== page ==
Applications will be accepted for 2015 SAH memberships through September 12, 2014.
To apply, you will need to provide: A current curriculum vitae (5 pages max)
Columbia University Libraries, Avery Architectural & Fine Arts Library – Project Archivist
Working under the supervision of the Curator of Drawing and Archives, the Project Archivist will be responsible for:
-Processing of architectural drawings, files, and photography of Tafel’s career. Includes sorting and appraising materials for possible reduction of collection. Includes preparing materials for transport and storage to offsite facility.
Requirements are: ALA accredited M.L.S. with formal course work in archives administration or an M.A. in archival management, and two years related experience, or an equivalent combination of education and experience. The incumbent must have thorough knowledge of archival processing and preservation theories and procedure; ability to work effectively, both independently and as a member or a team; ability to combine accuracy and efficiency; proven organizational and supervisory skills; proven interpersonal skills. Must be able to lift and carry heavy boxes and must be able to climb ladders. Knowledge of American architecture, historic preservation, urban planning or design history, especially relating to Frank Lloyd Wright, highly desirable.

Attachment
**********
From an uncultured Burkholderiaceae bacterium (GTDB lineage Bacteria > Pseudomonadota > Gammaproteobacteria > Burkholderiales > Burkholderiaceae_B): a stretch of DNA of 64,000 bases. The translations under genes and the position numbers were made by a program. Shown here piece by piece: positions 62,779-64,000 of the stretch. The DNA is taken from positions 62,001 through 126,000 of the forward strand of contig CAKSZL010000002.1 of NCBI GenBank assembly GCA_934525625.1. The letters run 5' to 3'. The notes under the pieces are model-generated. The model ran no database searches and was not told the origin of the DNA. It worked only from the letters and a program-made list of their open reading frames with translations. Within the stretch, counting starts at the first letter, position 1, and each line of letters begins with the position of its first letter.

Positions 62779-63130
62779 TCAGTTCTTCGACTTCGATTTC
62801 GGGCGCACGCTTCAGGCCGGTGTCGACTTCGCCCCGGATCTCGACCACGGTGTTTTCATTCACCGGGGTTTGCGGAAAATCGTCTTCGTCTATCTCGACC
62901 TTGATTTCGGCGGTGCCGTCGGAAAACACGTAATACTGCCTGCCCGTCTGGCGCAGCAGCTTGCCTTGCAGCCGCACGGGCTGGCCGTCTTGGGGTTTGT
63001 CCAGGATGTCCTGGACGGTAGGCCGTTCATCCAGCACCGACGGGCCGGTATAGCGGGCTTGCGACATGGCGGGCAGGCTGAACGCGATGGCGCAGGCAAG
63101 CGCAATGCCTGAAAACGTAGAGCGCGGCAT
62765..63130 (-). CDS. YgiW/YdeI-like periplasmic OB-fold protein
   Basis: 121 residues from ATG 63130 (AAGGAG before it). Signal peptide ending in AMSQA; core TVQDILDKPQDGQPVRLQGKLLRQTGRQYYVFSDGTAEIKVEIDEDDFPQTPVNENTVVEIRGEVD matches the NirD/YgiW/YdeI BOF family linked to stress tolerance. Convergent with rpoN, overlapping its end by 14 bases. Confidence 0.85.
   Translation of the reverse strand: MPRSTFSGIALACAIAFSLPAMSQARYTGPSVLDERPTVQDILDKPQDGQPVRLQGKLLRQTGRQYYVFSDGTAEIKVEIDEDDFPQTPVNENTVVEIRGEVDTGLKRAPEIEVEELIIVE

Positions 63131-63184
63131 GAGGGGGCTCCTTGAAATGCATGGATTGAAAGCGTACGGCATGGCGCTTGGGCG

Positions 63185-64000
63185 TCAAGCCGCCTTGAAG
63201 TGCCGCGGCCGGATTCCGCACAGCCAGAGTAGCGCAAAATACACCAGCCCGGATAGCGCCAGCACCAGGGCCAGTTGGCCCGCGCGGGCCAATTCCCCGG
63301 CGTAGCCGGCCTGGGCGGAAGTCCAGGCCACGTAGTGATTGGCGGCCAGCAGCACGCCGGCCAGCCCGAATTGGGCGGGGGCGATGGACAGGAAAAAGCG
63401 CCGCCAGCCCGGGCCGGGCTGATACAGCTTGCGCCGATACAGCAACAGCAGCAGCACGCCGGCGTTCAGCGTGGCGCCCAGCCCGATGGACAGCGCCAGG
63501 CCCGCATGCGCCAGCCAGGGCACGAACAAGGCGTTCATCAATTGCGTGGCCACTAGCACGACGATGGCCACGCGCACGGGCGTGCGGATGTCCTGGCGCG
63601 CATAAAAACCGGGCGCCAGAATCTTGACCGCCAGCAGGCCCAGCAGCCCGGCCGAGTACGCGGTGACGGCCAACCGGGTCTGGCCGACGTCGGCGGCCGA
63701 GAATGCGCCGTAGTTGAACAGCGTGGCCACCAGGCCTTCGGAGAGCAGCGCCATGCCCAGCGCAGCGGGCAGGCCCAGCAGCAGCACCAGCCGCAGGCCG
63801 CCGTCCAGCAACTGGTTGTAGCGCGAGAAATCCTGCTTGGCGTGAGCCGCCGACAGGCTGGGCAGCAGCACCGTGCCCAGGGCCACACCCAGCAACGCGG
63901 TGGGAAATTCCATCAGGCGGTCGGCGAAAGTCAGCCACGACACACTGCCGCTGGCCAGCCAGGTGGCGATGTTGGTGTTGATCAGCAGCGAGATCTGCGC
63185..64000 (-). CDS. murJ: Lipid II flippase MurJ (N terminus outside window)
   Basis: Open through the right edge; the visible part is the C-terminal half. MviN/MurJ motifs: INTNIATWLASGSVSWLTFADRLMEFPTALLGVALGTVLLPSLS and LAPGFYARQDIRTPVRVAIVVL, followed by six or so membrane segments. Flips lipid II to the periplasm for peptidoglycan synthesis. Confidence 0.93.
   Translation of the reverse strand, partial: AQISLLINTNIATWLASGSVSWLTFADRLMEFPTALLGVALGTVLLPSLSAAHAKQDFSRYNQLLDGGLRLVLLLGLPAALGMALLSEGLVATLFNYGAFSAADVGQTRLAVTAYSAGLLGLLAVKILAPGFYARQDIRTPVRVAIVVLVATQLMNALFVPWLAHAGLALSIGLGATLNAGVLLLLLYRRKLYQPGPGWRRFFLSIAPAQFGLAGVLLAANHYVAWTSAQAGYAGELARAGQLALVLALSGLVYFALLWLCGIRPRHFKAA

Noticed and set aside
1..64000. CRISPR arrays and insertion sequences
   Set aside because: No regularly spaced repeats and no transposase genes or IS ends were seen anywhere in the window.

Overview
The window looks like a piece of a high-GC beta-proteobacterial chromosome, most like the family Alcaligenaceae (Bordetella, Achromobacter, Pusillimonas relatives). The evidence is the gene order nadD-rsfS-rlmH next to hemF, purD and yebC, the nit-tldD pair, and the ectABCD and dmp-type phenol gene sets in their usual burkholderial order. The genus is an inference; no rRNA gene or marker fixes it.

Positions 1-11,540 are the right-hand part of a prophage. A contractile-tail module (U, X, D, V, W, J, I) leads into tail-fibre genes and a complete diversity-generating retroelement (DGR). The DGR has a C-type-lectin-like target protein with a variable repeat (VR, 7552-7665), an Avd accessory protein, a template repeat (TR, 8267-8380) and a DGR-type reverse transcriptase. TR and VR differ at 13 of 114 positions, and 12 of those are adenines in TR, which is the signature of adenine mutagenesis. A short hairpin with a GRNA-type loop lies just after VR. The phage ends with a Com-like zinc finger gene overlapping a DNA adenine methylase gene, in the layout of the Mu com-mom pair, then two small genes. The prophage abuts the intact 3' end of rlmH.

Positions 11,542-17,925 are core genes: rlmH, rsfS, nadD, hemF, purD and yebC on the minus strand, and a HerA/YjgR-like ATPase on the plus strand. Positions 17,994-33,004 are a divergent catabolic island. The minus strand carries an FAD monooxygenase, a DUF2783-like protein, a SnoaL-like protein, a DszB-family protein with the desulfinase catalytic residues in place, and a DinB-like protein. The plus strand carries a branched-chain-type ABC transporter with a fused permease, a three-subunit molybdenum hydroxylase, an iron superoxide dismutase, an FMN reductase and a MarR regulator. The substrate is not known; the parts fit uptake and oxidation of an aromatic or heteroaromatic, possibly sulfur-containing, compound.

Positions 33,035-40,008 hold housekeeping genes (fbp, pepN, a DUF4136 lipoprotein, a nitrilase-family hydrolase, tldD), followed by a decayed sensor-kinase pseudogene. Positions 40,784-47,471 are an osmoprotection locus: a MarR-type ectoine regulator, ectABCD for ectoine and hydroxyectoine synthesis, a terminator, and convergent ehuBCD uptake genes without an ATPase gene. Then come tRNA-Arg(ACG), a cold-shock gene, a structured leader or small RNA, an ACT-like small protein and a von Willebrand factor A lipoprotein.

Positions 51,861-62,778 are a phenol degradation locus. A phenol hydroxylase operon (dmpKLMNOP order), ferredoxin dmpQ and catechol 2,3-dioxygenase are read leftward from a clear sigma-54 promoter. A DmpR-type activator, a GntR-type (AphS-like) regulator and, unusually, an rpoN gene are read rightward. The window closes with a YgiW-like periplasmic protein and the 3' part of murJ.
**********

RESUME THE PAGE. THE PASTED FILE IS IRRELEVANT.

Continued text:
This position has been classified as a PC I position.
The Avery Library is home to the Avery Index to Architectural Periodicals, the only comprehensive American guide to the current literature of architecture and design.
Visual Resources Librarian for Islamic Art and Architecture, Aga Khan Program for Islamic Architecture
Harvard College Library
Reporting to the Public Services Librarian, this position is responsible for research support, collaboration, and outreach for visual materials in the field of Islamic art and architecture to faculty, students, and researchers. Visual materials collections include digital images and slides for teaching as well as other formats documenting all aspects of Islamic art and architecture in the Fine Arts Library including historic photographs, postcards, and ephemera. Additional responsibilities include implementation of appropriate and forward-looking image metadata schemes, digital access, and participation in collection development and management. Works closely with the Bibliographer in the Aga Khan Program for Islamic Architecture and the Photographic Resources Librarian in the Fine Arts Library and the faculty and staff of the Aga Khan Program.
Typical Duties and Responsibilities:
Collection Management, Development, and Access
- Identifies, evaluates , and acquires images, digital resources, historic photographs, and other visual materials for the library’s teaching and research collection